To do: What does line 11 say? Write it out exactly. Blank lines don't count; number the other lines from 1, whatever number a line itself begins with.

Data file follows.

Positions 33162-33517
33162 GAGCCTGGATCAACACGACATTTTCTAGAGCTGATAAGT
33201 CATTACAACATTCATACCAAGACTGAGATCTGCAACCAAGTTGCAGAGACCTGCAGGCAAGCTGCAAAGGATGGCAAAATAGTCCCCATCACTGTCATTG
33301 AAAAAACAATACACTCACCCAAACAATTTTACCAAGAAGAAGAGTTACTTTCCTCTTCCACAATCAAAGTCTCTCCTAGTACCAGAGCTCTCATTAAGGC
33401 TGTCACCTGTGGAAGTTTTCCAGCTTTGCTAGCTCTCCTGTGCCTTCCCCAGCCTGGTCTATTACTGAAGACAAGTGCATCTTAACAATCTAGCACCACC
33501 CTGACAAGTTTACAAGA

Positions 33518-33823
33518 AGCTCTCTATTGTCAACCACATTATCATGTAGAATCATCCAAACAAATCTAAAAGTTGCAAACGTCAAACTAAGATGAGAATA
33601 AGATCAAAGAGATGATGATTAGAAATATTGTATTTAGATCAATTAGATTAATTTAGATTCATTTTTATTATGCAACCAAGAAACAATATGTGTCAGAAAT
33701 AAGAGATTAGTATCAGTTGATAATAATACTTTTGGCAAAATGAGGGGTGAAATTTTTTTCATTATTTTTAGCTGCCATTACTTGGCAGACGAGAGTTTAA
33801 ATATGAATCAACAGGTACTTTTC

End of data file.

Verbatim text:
33801 ATATGAATCAACAGGTACTTTTC